“Kill him with his own gun!”
On January 6, photographer Mel D. Cole watched in horror as a police officer attempting to reach the entrance of the Capitol building was dragged down the steps by a mob of rioters. Though he was shocked, Cole didn’t put his camera down; instead, he exhibited the resolve to photograph the cop being beaten, robbed of his badge, and nearly killed with his own weapon.
The result was an image that halts breathing. To witness it is to feel a sense of suffocation.
It was only one of the dozens of pictures and videos Cole captured within the chaos at the Capitol — images that would go viral on his Instagram account the following day. On his feed are stunning shots and short visuals of rioters in various emotional states, from enraged (waving an American flag and yelling to rally rioters) to pained (crying while desperately pouring water or milk into gas-stung eyes). His following spiked from 74,000 to over 124,000; CNN and the New York Times came calling. January 6 stands now as the most disruptive day of the photographer’s life and potentially the most definitive of his career.
Cole didn’t just stumble upon the insanity at the Capitol. The Syracuse-raised 44-year-old drove from his Jersey City apartment, which he shares with his Australian wife and two-year-old son, expressly looking for trouble in D.C. “I thought that some shit would happen, but I didn’t think it would be what it turned out to be,” he says via a phone call. “I thought it’d be some yelling and shoving, maybe some pepper spray, but nothing like what we saw.”
Cole described swirling inside the crux of the insurrection to “being in the middle of a movie that you can’t stop or press fast-forward.” The experience terrified him as much as it educated him about his fellow citizens. “What fucked me up was this older lady literally looked me in the face and said, ‘I’m ready to die for my grandkids and take back this country,’” Cole recalls. “This was after two women already had gotten killed.”
The lensman being in a position to document such history didn’t come without pain, both physical and psychological. He first thought he might die when he couldn’t breathe past the tear gas. Being a Black man surrounded by mobs of angry White people kept a prayer scrolling in his head. Nonetheless, on that day outside the Capitol, it was the police that Cole feared more than any protester. “I’ve been at protests in the city where a Black man will get sprayed right in the face even though there’s a sea of White folks around,” he says.
Last spring, torn between quarantine-induced cabin fever and leeriness of human contact, Cole grabbed his camera and began documenting the new normal of Covid-19 from his car. Then George Floyd was killed, and the people took to the streets. The photographer followed and snapped away. 2020 saw him get harassed by cops, falsely arrested, forced to sleep overnight in jail, and yet never once brought up on charges. “Just guilty of being Black and taking photos,” he says.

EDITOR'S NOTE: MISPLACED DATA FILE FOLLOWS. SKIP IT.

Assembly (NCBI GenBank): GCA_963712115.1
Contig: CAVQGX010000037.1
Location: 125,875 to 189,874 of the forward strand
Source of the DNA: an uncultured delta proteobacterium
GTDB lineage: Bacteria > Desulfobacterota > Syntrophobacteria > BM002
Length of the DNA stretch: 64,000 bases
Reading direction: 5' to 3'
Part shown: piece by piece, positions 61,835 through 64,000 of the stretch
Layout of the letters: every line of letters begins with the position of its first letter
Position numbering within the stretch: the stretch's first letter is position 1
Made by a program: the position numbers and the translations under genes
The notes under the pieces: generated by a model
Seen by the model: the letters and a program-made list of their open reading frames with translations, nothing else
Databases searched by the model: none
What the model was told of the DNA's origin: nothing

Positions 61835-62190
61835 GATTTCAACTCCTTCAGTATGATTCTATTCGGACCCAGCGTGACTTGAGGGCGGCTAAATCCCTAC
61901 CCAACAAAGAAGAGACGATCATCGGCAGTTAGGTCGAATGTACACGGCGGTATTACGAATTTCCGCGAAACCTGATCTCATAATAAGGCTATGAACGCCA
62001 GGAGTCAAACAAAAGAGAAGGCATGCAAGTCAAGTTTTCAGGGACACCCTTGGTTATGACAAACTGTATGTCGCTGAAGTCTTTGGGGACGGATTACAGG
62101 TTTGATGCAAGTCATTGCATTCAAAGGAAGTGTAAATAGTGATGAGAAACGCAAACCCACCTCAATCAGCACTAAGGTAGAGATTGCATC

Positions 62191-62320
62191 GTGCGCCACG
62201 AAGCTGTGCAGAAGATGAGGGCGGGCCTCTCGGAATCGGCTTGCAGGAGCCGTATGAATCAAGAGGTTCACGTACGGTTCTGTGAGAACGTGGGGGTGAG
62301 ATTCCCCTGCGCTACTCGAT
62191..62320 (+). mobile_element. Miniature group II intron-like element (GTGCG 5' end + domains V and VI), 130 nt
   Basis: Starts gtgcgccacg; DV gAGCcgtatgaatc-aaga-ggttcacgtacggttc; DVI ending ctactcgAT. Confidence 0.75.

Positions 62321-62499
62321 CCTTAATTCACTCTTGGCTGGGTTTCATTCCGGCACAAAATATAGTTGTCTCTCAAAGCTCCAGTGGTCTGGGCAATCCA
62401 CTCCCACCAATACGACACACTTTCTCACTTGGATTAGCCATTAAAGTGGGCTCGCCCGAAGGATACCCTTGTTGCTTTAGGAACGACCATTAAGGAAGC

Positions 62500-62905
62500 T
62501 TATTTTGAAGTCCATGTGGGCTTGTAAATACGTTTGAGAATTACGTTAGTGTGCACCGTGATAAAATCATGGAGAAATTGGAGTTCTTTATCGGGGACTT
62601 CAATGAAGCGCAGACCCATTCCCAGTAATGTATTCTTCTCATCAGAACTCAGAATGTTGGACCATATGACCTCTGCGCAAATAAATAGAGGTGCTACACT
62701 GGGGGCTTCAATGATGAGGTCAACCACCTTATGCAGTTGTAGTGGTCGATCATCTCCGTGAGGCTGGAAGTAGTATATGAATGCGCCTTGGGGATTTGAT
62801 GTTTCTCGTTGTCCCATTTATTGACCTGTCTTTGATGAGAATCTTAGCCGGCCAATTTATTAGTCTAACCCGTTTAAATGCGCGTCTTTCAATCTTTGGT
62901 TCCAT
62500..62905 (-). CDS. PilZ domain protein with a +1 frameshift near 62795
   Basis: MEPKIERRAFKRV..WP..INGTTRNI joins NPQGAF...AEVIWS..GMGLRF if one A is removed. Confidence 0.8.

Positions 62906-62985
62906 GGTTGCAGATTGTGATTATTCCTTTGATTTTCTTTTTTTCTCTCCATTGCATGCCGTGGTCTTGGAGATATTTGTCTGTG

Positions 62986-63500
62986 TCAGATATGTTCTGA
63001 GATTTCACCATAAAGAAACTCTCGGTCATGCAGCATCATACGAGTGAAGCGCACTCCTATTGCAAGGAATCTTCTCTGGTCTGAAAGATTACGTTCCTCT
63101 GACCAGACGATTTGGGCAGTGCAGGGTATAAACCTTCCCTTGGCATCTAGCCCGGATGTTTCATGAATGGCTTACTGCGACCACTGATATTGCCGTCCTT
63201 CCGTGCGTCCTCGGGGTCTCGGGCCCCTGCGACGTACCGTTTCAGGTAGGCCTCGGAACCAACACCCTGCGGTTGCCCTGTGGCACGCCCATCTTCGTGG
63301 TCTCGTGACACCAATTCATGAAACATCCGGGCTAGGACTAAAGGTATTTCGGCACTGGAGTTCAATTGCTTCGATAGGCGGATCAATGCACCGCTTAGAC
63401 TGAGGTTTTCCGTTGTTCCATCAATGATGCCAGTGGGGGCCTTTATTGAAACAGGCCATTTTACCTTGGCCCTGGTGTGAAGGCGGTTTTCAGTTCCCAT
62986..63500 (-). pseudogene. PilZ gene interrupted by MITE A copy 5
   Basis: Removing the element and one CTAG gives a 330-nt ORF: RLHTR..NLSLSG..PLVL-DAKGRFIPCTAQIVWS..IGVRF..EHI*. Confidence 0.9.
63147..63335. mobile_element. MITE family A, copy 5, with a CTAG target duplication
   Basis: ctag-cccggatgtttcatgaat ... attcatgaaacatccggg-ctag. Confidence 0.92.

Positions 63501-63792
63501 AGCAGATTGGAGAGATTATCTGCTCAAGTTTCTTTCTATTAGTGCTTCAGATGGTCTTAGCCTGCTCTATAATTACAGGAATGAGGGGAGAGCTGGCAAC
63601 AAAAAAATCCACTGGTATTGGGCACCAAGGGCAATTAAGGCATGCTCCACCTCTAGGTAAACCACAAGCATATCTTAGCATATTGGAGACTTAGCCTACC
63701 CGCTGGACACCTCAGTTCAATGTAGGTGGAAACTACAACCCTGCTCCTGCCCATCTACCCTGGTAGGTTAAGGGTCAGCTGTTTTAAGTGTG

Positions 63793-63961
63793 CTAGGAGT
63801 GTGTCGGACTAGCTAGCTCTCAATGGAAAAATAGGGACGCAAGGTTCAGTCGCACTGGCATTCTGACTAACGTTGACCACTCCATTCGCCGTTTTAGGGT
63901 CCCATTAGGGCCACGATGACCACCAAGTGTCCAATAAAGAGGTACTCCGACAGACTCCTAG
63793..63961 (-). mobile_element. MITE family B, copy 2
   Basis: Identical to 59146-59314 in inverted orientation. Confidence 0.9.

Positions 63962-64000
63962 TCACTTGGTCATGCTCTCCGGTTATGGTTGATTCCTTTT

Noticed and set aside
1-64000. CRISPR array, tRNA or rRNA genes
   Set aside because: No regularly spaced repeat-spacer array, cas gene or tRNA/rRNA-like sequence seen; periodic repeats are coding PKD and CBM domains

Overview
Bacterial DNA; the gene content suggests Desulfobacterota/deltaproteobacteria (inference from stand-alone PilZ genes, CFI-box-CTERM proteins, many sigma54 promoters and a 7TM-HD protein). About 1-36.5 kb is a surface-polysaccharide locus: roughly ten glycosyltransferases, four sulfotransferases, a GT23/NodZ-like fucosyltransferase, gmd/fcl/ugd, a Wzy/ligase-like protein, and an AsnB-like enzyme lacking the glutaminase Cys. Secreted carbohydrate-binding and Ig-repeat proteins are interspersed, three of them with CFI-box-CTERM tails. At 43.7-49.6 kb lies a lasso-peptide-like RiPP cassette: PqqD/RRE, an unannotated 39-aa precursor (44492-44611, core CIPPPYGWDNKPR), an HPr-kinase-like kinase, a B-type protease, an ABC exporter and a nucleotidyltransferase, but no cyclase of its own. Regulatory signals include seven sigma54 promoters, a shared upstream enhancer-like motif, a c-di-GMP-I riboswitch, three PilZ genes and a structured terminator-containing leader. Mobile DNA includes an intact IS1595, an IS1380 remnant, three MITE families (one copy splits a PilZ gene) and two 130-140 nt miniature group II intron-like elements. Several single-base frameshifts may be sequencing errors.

While Cole’s vision is his strongest muscle, a commitment to capturing the moment is where his heart beats. The night of the insurrection, he cried on Instagram Live, vulnerably raw while reliving the reality and fear behind his fresh treasure of footage. Yet, less than two weeks later, he was back in a lion’s den. January 18 was Lobby Day in Richmond, Virginia — a gun-rights rally where Proud Boys and Boogaloo Bois alike would be present. So would the Black Lives Matter 757 chapter and the Fred Hampton Gun Club. All in an open-carry state, both sides strapped with semiautomatic firearms.
“I’m fascinated with guns and people who are all about the Second Amendment,” says Cole. “Plus I heard NFA — the Not Fuckin’ Around Coalition — was gonna be there. I hadn’t documented any Black militant groups with guns out, so that was motivation.”
While Cole captured great shots of Black Panthers and right-wing militia members, his catch of the day was an impromptu video interview with one of the Proud Boys’ leaders. “Fuck it,” he thought. “I’m gonna go hard with the question that everyone wants to know.” So he asked the guy straight-up: Are you a white supremacist organization? And what he got back was something he calls “the best sound bite ever.”
“Not at all,” answered the White man while clutching his Proud Boys flag. “I’m a nonracist, in fact. I’m a hip-hop junkie.”
Ironically, Cole credits hip-hop for allowing him to find his purpose in photography. In 2002, Cole headed to legendary New York club S.O.B.’s to watch Common spit his new album Electric Circus. He’d brought a disposable camera simply for personal memories; when he developed the film later, he realized he had a serious eye. So he purchased a digital camera, followed the music, and began shooting concerts and events. Eventually, he landed backstage at a few Roots concerts and befriended the band’s afro-famous percussionist. “If it wasn’t for Questlove,” he says, “my career wouldn’t be where it is today.”
It was 2009, and Cole was shooting at Q-Tip’s birthday party. When he attempted to enter a VIP section to get shots of Jay-Z and Sean Combs, the Bad Boy founder got the photographer kicked out of the section. Cole tweeted about the situation; Questlove swung into action.